One question is, would adding back just one or a few species be beneficial, when there are thousands of species?  Some of those thousands, doubtless, self-repopulate from traces not killed off in the first place, or intimate exposures.   Others, maybe not.

The studies have been limited.  They don't seem to concentrate on the chemotherapy  patient.  They seem to have been helpful for irritable bowel syndrome.    Also CNN article.   From the studies, there is some benefit for some patients, but not all.

The other issue is, if the  probiotic is there to replenish the population of that particular species - what is the benefit of continuing to take it?  That would assume it does not take hold and proliferate in the colon.  Understood if there are antibiotics of chemotherapy ongoing, but after they  stop?  I don't know.

Bottom line is, I think if it helps, it's reasonable to take, and if it doesn't, it's reasonable to stop.  That's just my opinion, so take it for what it's worth.

I don't have the link, but the species in Align was considered the only really beneficial species, in some studies.

There is also the issue of "Prebiotic" - foods that replenish the colon bacterial ecosystem by specifically nourishing those bacterial.  The lists usually include onions and garlic (which I love), and a number of foods I don't eat.  Whole wheat and honey are on lists of prebiotic foods, also some of the usual"you know they are good for you foods" like legumes, broccoli and cauliflower.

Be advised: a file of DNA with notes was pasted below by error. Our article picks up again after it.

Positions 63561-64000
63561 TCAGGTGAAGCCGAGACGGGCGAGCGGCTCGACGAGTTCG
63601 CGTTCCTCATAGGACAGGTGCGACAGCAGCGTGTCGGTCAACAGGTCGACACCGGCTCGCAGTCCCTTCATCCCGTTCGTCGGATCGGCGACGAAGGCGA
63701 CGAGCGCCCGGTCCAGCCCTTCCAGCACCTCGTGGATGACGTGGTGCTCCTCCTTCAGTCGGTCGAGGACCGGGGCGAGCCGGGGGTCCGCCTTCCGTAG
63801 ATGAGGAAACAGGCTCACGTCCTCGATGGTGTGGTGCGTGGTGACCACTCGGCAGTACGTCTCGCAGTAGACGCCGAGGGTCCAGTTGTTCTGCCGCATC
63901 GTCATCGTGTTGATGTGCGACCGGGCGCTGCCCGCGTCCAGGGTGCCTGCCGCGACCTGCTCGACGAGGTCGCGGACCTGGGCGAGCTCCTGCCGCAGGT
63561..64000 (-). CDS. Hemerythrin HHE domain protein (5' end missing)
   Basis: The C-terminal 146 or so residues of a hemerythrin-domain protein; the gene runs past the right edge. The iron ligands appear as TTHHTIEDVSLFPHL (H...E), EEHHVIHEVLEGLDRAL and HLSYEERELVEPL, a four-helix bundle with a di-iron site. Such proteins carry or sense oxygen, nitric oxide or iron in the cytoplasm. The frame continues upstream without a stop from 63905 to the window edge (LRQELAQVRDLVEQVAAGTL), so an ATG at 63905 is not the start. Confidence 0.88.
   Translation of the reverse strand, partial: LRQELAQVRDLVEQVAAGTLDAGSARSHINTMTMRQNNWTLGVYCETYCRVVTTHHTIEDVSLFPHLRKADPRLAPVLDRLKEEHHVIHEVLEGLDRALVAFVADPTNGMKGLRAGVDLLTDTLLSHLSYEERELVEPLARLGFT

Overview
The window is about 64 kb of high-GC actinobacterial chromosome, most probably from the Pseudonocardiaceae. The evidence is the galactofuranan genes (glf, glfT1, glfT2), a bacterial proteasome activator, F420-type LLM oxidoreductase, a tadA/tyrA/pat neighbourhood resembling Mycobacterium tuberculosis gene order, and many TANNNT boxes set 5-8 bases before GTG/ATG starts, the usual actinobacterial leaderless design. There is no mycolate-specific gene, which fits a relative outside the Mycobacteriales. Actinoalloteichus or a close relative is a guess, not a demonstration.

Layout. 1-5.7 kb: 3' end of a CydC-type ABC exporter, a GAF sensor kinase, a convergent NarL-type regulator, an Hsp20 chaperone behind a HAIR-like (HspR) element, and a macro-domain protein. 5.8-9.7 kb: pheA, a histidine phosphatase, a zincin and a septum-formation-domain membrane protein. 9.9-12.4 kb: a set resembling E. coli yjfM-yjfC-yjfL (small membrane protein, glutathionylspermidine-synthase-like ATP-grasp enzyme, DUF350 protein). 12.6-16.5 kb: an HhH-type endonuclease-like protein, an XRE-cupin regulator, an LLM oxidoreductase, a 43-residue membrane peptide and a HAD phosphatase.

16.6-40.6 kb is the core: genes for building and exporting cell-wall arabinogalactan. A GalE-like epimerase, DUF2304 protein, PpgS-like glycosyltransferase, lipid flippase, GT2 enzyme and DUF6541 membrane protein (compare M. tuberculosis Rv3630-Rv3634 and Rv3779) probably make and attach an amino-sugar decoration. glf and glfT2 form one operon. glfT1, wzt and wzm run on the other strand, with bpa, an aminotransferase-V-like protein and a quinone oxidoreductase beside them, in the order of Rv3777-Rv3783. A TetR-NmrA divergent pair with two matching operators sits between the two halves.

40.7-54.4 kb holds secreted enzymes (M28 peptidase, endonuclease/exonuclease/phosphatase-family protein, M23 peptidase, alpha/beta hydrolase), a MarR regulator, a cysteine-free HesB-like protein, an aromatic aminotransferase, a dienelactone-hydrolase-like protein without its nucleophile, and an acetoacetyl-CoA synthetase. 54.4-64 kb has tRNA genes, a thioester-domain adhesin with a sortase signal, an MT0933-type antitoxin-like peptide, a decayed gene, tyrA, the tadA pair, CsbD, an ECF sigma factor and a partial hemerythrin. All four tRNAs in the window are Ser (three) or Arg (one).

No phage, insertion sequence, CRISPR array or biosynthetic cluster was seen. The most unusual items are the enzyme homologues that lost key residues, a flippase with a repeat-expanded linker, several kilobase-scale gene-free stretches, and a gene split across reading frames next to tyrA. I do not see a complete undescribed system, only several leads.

I think a food diary, either i writing or in the mind, can be helpful.  That way we learn what helps and what exacerbates symptoms.

Comment by Joan Denoo on September 30, 2013 at 12:45am
Yes, I have been taking a probiotic from the beginning of my process, and before starting chemo. The M.D. asks me each time I see her if I am taking it, so it appears to be important to her. I have no idea if it helps, or not. When I was feeling so wretched, everything was suspect, at least for me. I faithfully staid on the regimen, and I am sure I benefited by it all.
Comment by Daniel Wachenheim on September 29, 2013 at 10:41pm


Hang in there!  You have come such a long way!  The worst is behind you.

I've seen Dave's Killer bread at Safeway but haven't tried it.  I hope it's good!

Are you using a probiotic to help replenish your system?  Some people find them helpful.

Comment by Joan Denoo on September 29, 2013 at 6:45pm
I tried different fruits and vegetables this past week and handled them just fine. This coming week I will try Dave's Killer bread ... a bite at a time to see how my gastric system handles it.

My eyebrows and lashes completely disappeared and now a funny little fuzz is growing on one lower eye lid. My nose is still bald inside, and all the nasal stuff continues to flow onto my upper lip. YUK! I don't see any fuzz growth in there, even when I use a lit magnifying mirror. Oh Jeez! I just have to learn patience.

I talked to a lady on Friday who had celebrated the end of her chemo-cocktail treatment. She said she had to stop after five treatments because her heart couldn't stand the strain. I guess I was lucky being able to go through the sixth on Sept 4, although it made me terribly sick.

I talked to another lady who is terminal and she and her partner have the brightest smiles and countenances. Each day is a blessing to them, and they celebrate.

I talked to another who is the wife of a man who has been on the same schedule as I and he is not doing well. They, too, grasp each moment as a treasure.

There is something about cancer that puts life and living into perspective. My dear family continues to steadfastly offer more assistance than I need.